Paul Little: All that glisters in Oz isn't gold

The temptations of Australia are misleading. Photo / Supplied
The temptations of Australia are misleading. Photo / Supplied

The Prime Minister must have been tempted to stay during his visit to Australia this week, like all the other Kiwis who pushed transtasman migration numbers to a record monthly level of 3300 in May.

He would have been dazzled by Canberra's Parliament buildings and possibly would have been swayed by a voting system that demands less ability at arithmetic than MMP.

But perhaps he's not that superficial. As to those New Zealanders who are lured by higher incomes and better "prospects", I wonder how much thought they have given to the implications of their move.

They are leaving behind family and friends who will no longer be part of their daily lives. Their children will not have the sort of relationship with their extended family that is only possible when generations live in proximity.

They are going to a country which has not even begun to come to grips with what has happened to its indigenous population.

You will still find white Australians referring to "Aboriginals and Australians" - as though the former are not also the latter.

They will live in over-crowded cities or philistine suburbs. Their children will go to expensive schools which, from secondary level on, barely pretend to offer an education.

They will not hear their voices on radio, they will not see their writers in bookshops, they will not see their stories told on television.

They will have no turangawaewae - no place where they belong.

They will probably have more disposable income.

Cannabis and cocaine

Some years ago, I persuaded veteran musician Rick Bryant (Blerta, the Jive Bombers) to write film reviews for a magazine. And they were good, too, although nothing in them was ever as memorable as the day the deputy editor approached me holding out his latest review as though it had just left the inside of a cat.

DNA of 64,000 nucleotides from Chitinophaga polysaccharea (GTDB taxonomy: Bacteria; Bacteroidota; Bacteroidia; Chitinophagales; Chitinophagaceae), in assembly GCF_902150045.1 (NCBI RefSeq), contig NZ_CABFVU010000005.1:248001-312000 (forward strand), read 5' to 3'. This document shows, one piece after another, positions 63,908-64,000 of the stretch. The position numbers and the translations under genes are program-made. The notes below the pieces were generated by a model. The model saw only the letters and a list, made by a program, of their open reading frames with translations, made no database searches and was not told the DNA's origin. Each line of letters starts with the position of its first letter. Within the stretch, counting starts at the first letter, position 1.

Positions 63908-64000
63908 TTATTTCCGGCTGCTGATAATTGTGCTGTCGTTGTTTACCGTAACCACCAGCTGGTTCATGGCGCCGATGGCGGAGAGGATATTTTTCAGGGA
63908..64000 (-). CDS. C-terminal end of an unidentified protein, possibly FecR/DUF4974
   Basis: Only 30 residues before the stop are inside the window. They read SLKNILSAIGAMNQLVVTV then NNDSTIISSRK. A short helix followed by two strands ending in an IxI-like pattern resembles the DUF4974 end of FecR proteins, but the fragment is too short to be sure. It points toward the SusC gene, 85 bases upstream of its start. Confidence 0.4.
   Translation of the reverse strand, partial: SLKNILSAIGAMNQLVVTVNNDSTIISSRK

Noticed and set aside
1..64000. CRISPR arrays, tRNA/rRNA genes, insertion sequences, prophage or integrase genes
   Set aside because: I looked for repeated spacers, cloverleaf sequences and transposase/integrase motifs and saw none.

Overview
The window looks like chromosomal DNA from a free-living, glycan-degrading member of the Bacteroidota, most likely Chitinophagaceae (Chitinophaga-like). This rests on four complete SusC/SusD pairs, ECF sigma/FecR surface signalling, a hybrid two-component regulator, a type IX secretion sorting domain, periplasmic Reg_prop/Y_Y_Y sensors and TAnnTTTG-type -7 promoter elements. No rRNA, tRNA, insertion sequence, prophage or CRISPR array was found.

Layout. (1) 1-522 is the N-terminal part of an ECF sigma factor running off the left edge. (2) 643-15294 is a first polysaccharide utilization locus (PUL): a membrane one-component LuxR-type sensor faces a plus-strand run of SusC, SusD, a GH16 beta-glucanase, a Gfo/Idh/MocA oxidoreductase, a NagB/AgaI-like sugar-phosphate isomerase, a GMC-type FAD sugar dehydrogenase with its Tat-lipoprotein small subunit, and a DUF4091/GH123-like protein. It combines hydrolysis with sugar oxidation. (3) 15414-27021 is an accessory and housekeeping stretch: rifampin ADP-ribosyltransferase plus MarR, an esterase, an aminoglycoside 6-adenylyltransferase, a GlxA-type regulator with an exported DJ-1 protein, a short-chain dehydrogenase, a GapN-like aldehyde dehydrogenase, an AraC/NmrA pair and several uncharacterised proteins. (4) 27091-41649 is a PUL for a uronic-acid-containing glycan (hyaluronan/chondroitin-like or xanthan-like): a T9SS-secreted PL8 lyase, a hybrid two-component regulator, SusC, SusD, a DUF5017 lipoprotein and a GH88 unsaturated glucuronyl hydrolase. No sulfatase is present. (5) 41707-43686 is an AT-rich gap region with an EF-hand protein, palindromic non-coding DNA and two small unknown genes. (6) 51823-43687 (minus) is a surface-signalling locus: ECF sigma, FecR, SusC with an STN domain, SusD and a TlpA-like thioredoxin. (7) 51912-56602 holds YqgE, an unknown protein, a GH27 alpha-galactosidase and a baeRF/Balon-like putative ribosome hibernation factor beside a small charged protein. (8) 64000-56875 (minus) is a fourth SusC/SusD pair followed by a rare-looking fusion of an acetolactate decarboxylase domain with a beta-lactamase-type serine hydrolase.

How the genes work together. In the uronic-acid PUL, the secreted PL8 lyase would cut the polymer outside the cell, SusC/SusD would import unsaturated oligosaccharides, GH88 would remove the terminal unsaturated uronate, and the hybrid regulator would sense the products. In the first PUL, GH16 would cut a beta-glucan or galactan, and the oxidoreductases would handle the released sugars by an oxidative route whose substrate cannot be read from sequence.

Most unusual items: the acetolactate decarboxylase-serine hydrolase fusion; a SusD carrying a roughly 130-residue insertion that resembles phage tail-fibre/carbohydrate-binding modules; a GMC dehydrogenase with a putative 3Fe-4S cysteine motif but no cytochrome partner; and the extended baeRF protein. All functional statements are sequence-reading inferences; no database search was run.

"Rick dropped off his copy," she said. "It reeks of dope."

This week, Bryant, one of our best-loved musicians, was sentenced to a jail term at the age of 63. He was convicted of possessing cocaine and ecstasy, and possessing cannabis for the purpose of supply.

When he gets out, he'll be eligible for the pension. I was happy at the prospect of helping to pay Rick's living expenses in two years. I'm not happy about having to do it now. The sentences are a joke.

I have no taste for either cannabis or cocaine. But anyone who chooses to use such drugs are only risking their own well-being. And anyone who supplies cannabis is a criminal only because we insist on keeping this relatively harmless substance outlawed and thus making criminals of all who use it.

There is a growing body of opinion from those working on the health and justice frontlines that current drug policies don't work, and the so-called war on drugs is really a war on common sense. Meanwhile, in what we might call gossip-page society, class-A drug use is rife. Bryant's mistake wasn't using coke or selling dope. It was getting caught.

Loan sharks

Attempts to crack down on so-called loan sharks were signalled by Consumer Affairs Minister Simon Power to the Financial Literacy conference in Wellington this week.

But regulating the industry is attacking the problem from the wrong direction. People don't end up in debt pits because of unscrupulous operators - they end up there because they've been told happiness can be found inside an Xbox.

- Herald on Sunday

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